$$160=1.6\times 10^2$$

Let's look at one more example before we move on to our next section.

\(0.034=34\times 10^{-3}\).

As before,**the coefficient needs to be between \(1\) and \(10\)**. In this case, \(34\) is indeed more than \(10\). The correct scientific notation would be

$$0.034=3.4\times 10^{-2}$$

## Standard Form and Scientific Notation

In this section, we will be learning how to interchange a given number between its standard form and scientific notation.

### Converting Numbers in Standard Form to Scientific Notation

To understand how we can convert numbers in standard form to their appropriate scientific notation, we shall demonstrate two cases for you to consider.

#### Case 1: The decimal point moves to the left if the given number is more than \(10\).

This means that the power of \(10\) here will be a positive value. Here is an example.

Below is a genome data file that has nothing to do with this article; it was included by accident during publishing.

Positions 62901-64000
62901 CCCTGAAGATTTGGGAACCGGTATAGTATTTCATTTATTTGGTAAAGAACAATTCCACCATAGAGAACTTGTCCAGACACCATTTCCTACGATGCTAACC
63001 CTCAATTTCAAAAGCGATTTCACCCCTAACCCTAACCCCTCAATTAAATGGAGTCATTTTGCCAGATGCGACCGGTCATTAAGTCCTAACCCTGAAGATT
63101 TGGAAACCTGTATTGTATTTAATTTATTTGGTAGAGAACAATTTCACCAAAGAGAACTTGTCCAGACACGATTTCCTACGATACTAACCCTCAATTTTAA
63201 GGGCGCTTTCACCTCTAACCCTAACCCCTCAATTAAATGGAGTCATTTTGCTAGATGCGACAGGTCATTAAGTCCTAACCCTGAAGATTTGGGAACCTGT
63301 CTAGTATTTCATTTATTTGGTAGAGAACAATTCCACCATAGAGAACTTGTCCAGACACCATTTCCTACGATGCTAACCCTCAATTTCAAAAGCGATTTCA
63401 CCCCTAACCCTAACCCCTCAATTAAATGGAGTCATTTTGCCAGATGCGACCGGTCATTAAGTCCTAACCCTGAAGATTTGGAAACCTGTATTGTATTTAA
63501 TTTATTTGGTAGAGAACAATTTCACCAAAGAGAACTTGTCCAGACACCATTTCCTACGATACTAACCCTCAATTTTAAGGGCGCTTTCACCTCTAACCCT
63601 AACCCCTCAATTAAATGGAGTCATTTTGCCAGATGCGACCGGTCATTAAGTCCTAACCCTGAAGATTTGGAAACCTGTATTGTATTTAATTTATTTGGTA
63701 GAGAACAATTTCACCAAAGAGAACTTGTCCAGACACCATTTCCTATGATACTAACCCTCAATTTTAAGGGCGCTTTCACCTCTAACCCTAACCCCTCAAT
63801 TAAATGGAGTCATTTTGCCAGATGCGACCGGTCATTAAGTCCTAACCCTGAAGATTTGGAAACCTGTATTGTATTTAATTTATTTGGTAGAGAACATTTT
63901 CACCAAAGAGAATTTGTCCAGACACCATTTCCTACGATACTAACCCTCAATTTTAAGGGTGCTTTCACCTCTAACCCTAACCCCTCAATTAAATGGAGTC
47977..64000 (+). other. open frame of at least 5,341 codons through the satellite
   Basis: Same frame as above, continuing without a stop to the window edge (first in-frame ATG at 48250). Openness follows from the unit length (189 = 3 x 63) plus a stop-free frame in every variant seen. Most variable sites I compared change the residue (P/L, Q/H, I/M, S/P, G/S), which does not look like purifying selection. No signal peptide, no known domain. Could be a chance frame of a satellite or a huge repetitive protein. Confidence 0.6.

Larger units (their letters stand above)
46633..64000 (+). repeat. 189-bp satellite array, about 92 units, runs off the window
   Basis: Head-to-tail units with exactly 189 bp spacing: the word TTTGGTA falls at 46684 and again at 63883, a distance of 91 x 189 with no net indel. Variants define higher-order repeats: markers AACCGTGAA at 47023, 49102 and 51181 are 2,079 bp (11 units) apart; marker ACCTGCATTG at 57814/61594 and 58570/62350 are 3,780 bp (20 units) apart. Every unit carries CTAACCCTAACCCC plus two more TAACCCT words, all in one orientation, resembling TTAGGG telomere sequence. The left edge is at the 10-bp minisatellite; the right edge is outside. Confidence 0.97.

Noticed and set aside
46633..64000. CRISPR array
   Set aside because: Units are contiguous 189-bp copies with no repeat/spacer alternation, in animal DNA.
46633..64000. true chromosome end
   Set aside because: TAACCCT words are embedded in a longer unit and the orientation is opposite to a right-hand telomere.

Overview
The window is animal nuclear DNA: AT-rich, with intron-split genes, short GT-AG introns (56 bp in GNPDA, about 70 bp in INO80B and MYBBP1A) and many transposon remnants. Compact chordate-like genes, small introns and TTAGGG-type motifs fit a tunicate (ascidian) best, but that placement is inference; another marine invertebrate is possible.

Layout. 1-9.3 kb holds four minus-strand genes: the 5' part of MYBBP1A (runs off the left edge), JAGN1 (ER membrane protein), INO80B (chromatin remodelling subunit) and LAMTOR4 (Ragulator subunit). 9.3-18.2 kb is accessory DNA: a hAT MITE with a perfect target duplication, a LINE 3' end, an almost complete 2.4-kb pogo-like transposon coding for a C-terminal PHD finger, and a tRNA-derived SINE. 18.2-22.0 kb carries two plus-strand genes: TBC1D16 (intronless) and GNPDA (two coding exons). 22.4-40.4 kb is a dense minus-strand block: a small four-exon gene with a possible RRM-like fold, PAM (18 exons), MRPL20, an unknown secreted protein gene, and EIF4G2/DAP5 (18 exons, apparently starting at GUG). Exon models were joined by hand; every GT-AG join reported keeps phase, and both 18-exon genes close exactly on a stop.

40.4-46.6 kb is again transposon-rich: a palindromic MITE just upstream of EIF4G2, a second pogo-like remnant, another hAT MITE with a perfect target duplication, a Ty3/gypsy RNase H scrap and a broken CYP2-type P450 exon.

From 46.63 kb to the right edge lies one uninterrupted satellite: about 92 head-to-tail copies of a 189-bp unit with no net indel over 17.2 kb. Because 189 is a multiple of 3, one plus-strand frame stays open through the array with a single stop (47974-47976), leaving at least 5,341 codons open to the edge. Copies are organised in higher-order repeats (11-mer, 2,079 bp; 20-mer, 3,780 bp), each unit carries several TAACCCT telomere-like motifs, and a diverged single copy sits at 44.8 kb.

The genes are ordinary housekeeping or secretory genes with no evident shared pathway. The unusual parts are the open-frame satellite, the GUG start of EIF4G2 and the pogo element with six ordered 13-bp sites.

The population of the world is currently at \(7,000,000,000\). To express this in scientific notation, we can write this as

$$7\times 10^9$$

#### Case 2: The decimal point moves to the right if the given number is less than \(1\).

In this instance, the power of \(10\) will become a negative value. Here is an example.

If we have to write the diameter of a grain of sand, which is \(24\) ten-thousandths inches or \(.0024\) inch, we would get

$$0.0024=2.4\times 10^{-3}$$

### Converting a Number in Scientific Notation to Standard Form

There is no particular rule to follow when converting a number in scientific notation to standard form. However, there are a few pointers we should note when doing so.

Move the decimal point to the

**right**if the exponent of the base is**positive**.Move the decimal point to the

**left**if the exponent of the base is**negative**.Move the decimal point

**as many times**as indicated by the**exponent**.In standard form, do not write multiply by 10 anymore.

Let us take a look at a few examples to see how this is done.

The scientific notation of the distance from the Earth to the moon is \(3.825\times 10^8\) meters. How would you represent this number in standard form?

**Solution**